A recent review of research suggests that the proportion of all patients hospitalized with COVID-19 who also have asthma is similar to the prevalence of asthma in the wider population.

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Research indicates that people with asthma may not be more at risk of severe COVID-19.

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In their latest advice, the Centers for Disease Control and Prevention (CDC) warn that people with moderate-to-severe asthma may be at greater risk of developing severe COVID-19.

However, a review of research by scientists at the University of Colorado in Denver has found no evidence of an increased prevalence of asthma among patients hospitalized with COVID-19 compared with the condition’s prevalence in the wider population.

In addition, they found that patients hospitalized with COVID-19 who had asthma were no more likely to be intubated than other patients.

“The CDC [place] people with asthma at higher risk [of] COVID-related hospitalization,” says senior author Dr. Fernando Holguin. “However, many international studies show low numbers of [asthmatic people] among hospitalized COVID-19 patients. These findings challenge the assumption about asthma as a risk factor.”

In a research letter that appears in the Annals of the American Thoracic Society, the authors report:

“Despite early concern about disproportionately high morbidity and mortality for those with asthma, data presented here and elsewhere show minimal evidence of a clinically significant relationship.”

For their analysis, the researchers identified 15 studies published in English before May 7, 2020, that reported on asthma prevalence among patients hospitalized with COVID-19. The studies took place in Brazil, China, the Republic of Korea, the United Kingdom, and the United States.

When they compared these figures with the prevalence of asthma in each population, the numbers were broadly similar.

Although the prevalence of asthma among hospitalized COVID-19 patients varied widely from study to study, the overall prevalence was around 7%.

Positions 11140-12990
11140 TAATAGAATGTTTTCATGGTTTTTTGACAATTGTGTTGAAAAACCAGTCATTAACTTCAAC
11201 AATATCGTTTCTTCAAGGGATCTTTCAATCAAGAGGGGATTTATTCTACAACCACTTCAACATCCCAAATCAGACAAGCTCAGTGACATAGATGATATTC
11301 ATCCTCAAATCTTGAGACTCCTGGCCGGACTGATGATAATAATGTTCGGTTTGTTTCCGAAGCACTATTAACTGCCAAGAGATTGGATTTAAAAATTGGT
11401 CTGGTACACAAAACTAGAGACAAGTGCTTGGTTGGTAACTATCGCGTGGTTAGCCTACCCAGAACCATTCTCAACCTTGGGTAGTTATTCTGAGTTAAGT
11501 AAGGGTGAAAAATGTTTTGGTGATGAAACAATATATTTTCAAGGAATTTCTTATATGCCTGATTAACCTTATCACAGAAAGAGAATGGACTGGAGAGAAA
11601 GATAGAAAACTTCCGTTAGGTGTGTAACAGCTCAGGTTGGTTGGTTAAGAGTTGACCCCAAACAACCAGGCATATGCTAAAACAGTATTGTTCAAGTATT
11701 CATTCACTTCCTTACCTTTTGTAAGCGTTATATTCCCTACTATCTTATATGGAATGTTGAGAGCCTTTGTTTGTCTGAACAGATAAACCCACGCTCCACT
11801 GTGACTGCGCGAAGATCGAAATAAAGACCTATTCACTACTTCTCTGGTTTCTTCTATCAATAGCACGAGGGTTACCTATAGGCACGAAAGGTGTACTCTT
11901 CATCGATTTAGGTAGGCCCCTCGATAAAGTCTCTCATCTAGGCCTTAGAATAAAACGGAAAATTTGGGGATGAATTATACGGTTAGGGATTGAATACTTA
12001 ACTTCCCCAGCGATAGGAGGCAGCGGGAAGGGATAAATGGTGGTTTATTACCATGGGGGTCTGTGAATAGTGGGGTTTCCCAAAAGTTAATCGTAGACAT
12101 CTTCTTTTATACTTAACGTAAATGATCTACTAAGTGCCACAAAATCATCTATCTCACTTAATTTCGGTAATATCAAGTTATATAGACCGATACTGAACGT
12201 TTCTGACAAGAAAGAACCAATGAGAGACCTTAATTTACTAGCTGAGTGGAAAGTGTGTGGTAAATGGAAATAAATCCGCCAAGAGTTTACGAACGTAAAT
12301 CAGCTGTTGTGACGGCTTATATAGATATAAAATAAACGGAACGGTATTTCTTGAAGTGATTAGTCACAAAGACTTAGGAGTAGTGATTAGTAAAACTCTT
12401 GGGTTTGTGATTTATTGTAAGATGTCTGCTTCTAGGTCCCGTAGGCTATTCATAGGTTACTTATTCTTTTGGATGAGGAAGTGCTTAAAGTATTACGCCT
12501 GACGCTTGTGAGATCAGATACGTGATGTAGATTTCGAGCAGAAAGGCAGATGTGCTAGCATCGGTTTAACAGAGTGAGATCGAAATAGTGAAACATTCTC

By contrast, the authors found that people with asthma accounted for more than 20% of all those hospitalized with influenza in the U.S.

Finally, they looked at whether or not patients admitted to the University of Colorado Hospital with COVID-19 were more likely to be intubated if they had asthma. After adjusting for the patients’ age, sex, and body mass index (BMI), they found no evidence that this was the case.

In conclusion, they write:

“While there is variable asthma prevalence among COVID-19 published studies, it appears similar to population prevalence, and certainly much lower than what would be expected during seasonal flu. The results of this study suggest that asthma does not appear to be a significant risk factor for developing severe COVID-19 requiring hospitalization or intubation.”

The authors speculate that people with asthma who use inhaled corticosteroids may have fewer ACE2 receptors in the lining of their respiratory tract as a result. These are the receptors that the virus uses to enter its host’s cells.

They add that people with asthma in general, and allergic asthma in particular, may have fewer ACE2 receptors.

However, they write that the effect of ACE2 receptor numbers on a person’s risk of COVID-19 and disease severity remains unclear and merits further investigation.

They also acknowledge that their study had some limitations.

For example, the prevalence of asthma among patients hospitalized with COVID-19 varied widely between studies, which suggests that there was a lack of consistency in reporting comorbid conditions. Also, some studies did not describe how the researchers gathered data on asthma diagnoses.

The authors also note that their sample size may not be large enough to draw definitive conclusions. They call for more research into the risk of severe COVID-19 for people with asthma.

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